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On 'Sacred Ground,' and what American Muslims owe to the civil rights movement

Ed. note: Below is an excerpt from "Sacred Ground: Pluralism, Prejudice, and the Promise of America," the new book by one of our Sunday guests, Eboo Patel. Dr.
On 'Sacred Ground,' and what American Muslims owe to the civil rights movement
On 'Sacred Ground,' and what American Muslims owe to the civil rights movement

Ed. note: Below is an excerpt from "Sacred Ground: Pluralism, Prejudice, and the Promise of America," the new book by one of our Sunday guests, Eboo Patel. Dr. Patel is the founder and president of Interfaith Youth Core, a Chicago-based non-profit whose purpose is to make interfaith cooperation second nature in America and throughout the world. According to his bio on that organization's website, his "core belief is that religion is a bridge of cooperation rather than a barrier of division. He’s inspired to build this bridge by his faith as a Muslim, his Indian heritage, and his American citizenship."

Being that today is the 11th anniversary of the September 11th attacks and the panel in which Dr. Patel participated (with Sikh American filmmaker Valarie Kaur and Princeton professor Amaney Jamal) dealt with violence and terrorism after 9/11, we thought it best to share with you an excerpt from "Sacred Ground" pertaining to the conversation Melissa hosted on Sunday's show. Read it below.

A few months after 9/11, my father went to a banquet hosted by a Muslim activist organization. Somber prayers were offered for the victims of the attacks, appropriate anger was directed at the terrorists. One of the hosts gave a passionate address about the coming threat to Muslims in America, how our rights were about to be trampled by the government in the name of security. The response, he told the fired-up crowd, should be a Muslim civil rights movement.

The chief guest at the dinner was the Reverend Jesse Jackson. Perhaps this man felt as if he was paying homage to the movement that Reverend Jackson had helped lead. If so, what happened next must have come as something of a shock. In his remarks, Jesse Jackson pointedly said that there was no such thing as Muslim civil rights. 

Jackson wanted to make sure his audience left with a full understanding of the meaning of the civil rights movement. The marches, the sit-ins, the braving of fire hoses and attack dogs, it had not just been about safeguarding the rights of one community - the purpose was to expand and secure a framework that protected all communities.

It was a movement not for the African-American Dream but, in the words of Jesse Jackson's mentor Martin Luther King Jr, for "the American Dream, the dream of men of all races, creeds, national backgrounds, living together as brothers." It was a movement that not only helped pass legislation dismantling racist policies in the domestic realm, but whose spirit changed immigration laws as well, ushering in the Immigration Act of 1965, legislation that allowed people like those gathered at that Muslim banquet to come to America. King had a vision of a nation where all communities participated in the privilege and responsibility of pluralism, a vision that included religious identity as readily as race: "One of the first things we notice about this dream is an amazing universalism. It does not say some men, it says all men. It does not say all white men, but it says all men which includes black men. It doesn't say all Protestants, but it says all men which includes Catholics. It doesn't say all Gentiles, it says all men which includes Jews."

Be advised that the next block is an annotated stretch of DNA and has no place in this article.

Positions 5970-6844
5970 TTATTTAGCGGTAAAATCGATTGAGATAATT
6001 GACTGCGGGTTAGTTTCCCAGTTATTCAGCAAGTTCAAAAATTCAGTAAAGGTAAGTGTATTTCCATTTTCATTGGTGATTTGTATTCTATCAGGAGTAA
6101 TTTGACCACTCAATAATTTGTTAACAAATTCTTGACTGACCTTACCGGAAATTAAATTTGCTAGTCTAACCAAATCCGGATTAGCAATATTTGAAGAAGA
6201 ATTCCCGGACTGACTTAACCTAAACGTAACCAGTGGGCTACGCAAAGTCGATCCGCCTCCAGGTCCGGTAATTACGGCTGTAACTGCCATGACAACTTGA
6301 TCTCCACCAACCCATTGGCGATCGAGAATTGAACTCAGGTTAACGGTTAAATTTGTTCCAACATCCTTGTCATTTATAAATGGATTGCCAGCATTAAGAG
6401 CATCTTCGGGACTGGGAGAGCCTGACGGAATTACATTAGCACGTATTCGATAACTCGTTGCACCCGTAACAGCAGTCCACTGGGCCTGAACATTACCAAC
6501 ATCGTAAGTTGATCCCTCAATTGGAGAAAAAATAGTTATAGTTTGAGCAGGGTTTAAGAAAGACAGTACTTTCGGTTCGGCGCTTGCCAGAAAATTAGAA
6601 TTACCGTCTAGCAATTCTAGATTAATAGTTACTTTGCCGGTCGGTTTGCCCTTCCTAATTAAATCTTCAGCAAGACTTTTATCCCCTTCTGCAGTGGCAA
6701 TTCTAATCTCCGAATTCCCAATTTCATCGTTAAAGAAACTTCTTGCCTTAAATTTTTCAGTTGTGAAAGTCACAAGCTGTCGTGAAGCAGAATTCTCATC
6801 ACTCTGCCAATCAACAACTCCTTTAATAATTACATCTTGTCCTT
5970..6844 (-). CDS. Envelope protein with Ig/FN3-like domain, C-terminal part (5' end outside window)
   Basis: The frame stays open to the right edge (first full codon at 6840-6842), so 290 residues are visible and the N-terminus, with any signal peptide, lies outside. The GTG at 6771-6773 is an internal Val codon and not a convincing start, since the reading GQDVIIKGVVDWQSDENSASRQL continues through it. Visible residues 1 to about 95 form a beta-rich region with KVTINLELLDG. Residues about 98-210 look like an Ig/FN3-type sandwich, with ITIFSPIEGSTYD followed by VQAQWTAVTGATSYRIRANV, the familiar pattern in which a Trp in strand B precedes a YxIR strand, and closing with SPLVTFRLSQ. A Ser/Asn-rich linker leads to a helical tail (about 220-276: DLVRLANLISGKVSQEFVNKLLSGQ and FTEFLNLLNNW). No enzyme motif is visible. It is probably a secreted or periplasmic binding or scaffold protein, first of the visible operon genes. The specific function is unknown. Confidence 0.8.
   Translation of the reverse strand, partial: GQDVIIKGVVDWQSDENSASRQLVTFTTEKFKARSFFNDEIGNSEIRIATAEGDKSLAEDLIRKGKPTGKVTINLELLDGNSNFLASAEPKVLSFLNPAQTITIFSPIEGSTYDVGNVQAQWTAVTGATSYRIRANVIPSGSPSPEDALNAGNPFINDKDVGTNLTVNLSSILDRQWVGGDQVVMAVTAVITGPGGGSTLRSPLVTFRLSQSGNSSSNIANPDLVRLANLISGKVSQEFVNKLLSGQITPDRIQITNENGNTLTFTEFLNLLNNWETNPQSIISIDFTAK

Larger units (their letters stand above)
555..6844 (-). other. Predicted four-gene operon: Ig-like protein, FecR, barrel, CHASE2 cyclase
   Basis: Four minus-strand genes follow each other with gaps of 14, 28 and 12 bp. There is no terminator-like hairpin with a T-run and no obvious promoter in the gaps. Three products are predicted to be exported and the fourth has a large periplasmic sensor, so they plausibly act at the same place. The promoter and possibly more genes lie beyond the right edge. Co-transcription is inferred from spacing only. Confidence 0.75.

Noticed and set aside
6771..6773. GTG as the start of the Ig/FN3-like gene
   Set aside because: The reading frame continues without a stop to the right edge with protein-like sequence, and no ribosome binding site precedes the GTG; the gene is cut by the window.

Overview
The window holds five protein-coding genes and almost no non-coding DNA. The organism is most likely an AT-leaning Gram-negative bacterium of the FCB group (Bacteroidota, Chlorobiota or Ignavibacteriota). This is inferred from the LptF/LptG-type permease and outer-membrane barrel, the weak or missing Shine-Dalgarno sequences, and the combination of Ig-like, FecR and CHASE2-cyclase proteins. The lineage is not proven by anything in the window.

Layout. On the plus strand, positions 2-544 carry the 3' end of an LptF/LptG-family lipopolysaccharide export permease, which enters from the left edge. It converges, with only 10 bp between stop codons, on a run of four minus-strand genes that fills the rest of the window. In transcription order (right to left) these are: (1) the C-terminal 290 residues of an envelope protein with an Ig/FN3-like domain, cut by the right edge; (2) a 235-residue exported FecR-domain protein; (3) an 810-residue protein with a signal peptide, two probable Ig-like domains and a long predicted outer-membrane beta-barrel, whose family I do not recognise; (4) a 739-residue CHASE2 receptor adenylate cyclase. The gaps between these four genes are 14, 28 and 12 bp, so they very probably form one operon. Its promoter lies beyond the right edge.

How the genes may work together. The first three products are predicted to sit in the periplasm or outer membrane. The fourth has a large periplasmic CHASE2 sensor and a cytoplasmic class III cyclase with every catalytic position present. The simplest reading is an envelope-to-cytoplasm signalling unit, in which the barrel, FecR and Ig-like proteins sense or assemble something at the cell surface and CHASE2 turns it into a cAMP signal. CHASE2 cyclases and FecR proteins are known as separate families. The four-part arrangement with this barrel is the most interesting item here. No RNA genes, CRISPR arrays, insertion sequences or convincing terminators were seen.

"We weren't fighting for black civil rights," Jackson told his audience that night. "We were fighting for your civil rights. You have a choice right now: you can talk about an America where your people don't get sent to the back of the bus, or you can talk about an America where no one gets sent to the back of the bus."

Muslims in America, particularly those of us from immigrant backgrounds, are learning that to register our experiences in the narrative of American discrimination offers opportunities for commiseration, but more importantly, it gives us a dramatically expanded set of responsibilities. You quickly learn that other American communities used their moments of suffering to work for a nation where no one suffers. You quickly realize that other people's struggles have secured your rights. It begins to dawn on you that you have a responsibility to use the moment when the spotlight shines on you to secure the rights of others. "Whoever degrades another degrades me," wrote Walt Whitman. That is the heart of the American spirit. 

America has not been a promise to all its people. "We didn't land on Plymouth Rock," Malcolm X said, "Plymouth Rock landed on us." But, to borrow from Maya Angelou, the dust was determined to rise, and generous enough to carry the rest of us with. People who knew the whip of the slave master in Alabama, the business end of the police baton on the south side of Chicago, people who could easily have called our nation a lie, chose instead to believe America was a broken promise, and gave their bodies and their blood to fix it. As Langston Hughes, wrote:

O yes, I say it plainAmerica never was America to meAnd yet I swear this oathAmerica will be

I could sense the emotion in my dad's voice when he called to tell me about the event. He paused for a long time, collecting his thoughts, and then said, "We owe our citizenship to that movement."

Watch the full discussion from Sunday's show below and after the jump.